50 things quad pilots learn the hard way

This is a list of things quad pilots learn the hard way, or “What not to do when building a drone”! If you’re an experienced quad builder and pilot some of these may seem obvious, but when first starting out there are so many easy mistakes to make, things that leave you thinking “What was I doing!?” When it comes to learning, there’s no better way than by making mistakes and finding out the hard way. Whether they result in puffs of magic smoke from fried components, broken frames or personal injuries, this list covers a lot of the lessons we all learnt the hard way.

Are there any we’ve missed? Let us know by leaving a comment or sending us a message.

 

  1. Check polarities. Then check them again.
  2. Always take the props off when plugging in a new quad.
  3. When shortening battery leads, cut one wire at a time.
  4. Not properly setting your fail safes in auto level mode is a good way to lose your quad.
  5. Over propping burns motors and/or escs.
  6. Motor screw length matters! Trying to soft mount motors with screws that are too long for a compressible material results in short circuits in the motor windings.
  7. Buy cheap, buy twice.
  8. Flux is your friend.
  9. Check for solder splatter before plugging in.
  10. Never arm a quad when holding it.

  11. When changing a broken prop make sure you put it on the right way before arming it.
  12. Make sure ALL wires can’t be struck by props.
  13. Don’t arm with the sticks.
  14. There aren’t enough hours in the day, but…
  15. Don’t rush a build – it will fail!
  16. Props off while bench testing.
  17. Put the VTX antenna on before powering up.
  18. Get a smoke stopper for new builds.
  19. Disconnect the battery from the charge lead BEFORE taking the banana plugs out of the charger.
  20. Don’t wear a metal ring around a live deans connector.
  21. Function over form. Build your quads so that you can work on them and access things without having to take them all apart. A little extra wire here and there goes a long way.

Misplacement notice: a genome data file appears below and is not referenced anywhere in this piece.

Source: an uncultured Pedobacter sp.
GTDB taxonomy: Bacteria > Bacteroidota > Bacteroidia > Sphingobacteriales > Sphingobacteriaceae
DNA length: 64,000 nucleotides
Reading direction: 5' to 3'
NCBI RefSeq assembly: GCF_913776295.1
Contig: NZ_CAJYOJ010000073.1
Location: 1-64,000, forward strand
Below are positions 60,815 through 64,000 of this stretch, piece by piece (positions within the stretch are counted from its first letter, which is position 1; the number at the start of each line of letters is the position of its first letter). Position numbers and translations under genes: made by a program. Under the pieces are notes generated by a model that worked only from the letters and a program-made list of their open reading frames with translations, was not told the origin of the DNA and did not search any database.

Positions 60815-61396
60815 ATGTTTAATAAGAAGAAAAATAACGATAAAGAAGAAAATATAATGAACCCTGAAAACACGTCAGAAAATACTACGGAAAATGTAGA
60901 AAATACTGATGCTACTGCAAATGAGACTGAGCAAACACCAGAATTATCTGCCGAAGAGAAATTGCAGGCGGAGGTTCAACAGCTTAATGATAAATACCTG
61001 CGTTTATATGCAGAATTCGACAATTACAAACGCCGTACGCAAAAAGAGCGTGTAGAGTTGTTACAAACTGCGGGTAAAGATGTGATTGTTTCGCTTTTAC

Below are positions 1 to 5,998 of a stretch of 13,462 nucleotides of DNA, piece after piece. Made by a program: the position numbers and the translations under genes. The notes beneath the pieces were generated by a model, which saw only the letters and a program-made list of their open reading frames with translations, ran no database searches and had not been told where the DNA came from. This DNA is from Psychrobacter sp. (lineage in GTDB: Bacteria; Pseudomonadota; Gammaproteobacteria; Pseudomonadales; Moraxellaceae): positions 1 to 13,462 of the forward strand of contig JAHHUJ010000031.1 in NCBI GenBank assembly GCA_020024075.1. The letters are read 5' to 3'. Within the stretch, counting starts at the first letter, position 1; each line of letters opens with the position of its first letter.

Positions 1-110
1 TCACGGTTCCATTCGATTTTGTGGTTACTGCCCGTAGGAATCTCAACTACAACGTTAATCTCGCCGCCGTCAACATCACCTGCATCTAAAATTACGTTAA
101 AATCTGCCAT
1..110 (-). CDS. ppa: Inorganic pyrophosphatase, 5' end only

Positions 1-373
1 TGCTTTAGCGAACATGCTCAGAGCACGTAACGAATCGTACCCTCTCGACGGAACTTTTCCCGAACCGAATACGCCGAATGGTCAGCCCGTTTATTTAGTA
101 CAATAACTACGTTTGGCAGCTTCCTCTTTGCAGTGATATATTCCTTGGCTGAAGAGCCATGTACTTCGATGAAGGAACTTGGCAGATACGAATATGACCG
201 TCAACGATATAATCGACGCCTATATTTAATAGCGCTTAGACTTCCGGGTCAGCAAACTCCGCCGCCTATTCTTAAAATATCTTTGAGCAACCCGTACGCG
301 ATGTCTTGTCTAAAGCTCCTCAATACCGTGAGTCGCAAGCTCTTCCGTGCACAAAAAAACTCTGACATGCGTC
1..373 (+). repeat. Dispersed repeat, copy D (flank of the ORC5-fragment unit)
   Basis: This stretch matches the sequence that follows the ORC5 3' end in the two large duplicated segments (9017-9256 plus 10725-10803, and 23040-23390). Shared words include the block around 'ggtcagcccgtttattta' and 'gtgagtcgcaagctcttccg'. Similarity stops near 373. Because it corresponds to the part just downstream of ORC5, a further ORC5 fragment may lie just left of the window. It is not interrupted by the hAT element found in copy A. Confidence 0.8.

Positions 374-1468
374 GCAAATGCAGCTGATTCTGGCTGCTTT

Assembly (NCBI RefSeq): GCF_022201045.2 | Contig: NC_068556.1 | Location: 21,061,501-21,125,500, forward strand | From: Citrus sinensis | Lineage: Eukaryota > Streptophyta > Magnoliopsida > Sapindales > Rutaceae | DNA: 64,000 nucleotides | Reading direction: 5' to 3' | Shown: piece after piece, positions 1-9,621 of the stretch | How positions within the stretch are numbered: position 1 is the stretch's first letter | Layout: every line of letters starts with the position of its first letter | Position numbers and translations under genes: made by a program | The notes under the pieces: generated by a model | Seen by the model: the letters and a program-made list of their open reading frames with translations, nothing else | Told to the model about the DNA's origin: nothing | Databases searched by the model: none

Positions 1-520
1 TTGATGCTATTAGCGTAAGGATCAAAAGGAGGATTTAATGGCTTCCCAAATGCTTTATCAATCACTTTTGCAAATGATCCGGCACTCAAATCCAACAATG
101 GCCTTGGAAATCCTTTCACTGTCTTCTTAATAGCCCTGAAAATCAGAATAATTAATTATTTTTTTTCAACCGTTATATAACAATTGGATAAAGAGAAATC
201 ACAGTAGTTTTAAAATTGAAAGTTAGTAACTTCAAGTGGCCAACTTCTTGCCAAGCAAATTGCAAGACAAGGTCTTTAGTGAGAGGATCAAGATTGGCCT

22. FPV is expensive.

  23. Props hurt.
  24. Stick with what works.
  25. Know the difference between SMA vs RPSMA
  26. Just when you think you got it…something goes totally wrong.
  27. Don’t plug in if anyone else is already in the air.
  28. The white line on the cap is NEGATIVE.
  29. Caps explode if you connect to wrong polarity…
  30. Solder blobs are evil.
  31. Trees have ways to get your quad if you fly anywhere near them…
  32. ALWAYS install a buzzer! Quads are hard to find in trees, bushes and even reasonably short grass.
  33. Don’t fly in antenna dead zone… there is a chance the quad will crash into you…
  34. LiPos are fire hazards.
  35. Set fail safe at zero throttle.
  36. Actually set your fail safe.
  37. No matter how far you walk from the other pilots at a field, someone will always power up in between you and your quad.
  38. Always preflight check your quad BEFORE leaving the house.
  39. Never rush the first flight of the day or first flight at a new spot.

  40. Always do a pre-flight check. Make sure nothing is broken or loose, antennas are connected and secured in proper orientation, VTX channel is correct, VTX and TX output power are correct, DVR is recording, etc. Being too excited to fly and forgetting that you had your VTX set to 10mw for bench testing is a good way to ruin a set of underwear when that fail safe catches you off-guard
  41. 2 stage arming!
  42. Never plug in with your radio hanging on your lanyard.
  43. Don’t turn the radio off before unplugging the battery on the quad.
  44. A multi meter is awesome.
  45. Don’t run 6s on a 5s esc
  46. Bring your radio with you when retrieving a quad, even at race. Even if you think you know where you crashed.
  47. Blowing up ESCs will become a speciality.
  48. RTF (ready to fly) quads make holes in ceilings when you test them without removing props.
  49. Before concocting a master plan for retrieval, try flying out of the tree
  50. Sometimes you can do everything right and something will fail, make sure you have spares.

Related posts:

Leave a Reply

Your email address will not be published. Required fields are marked *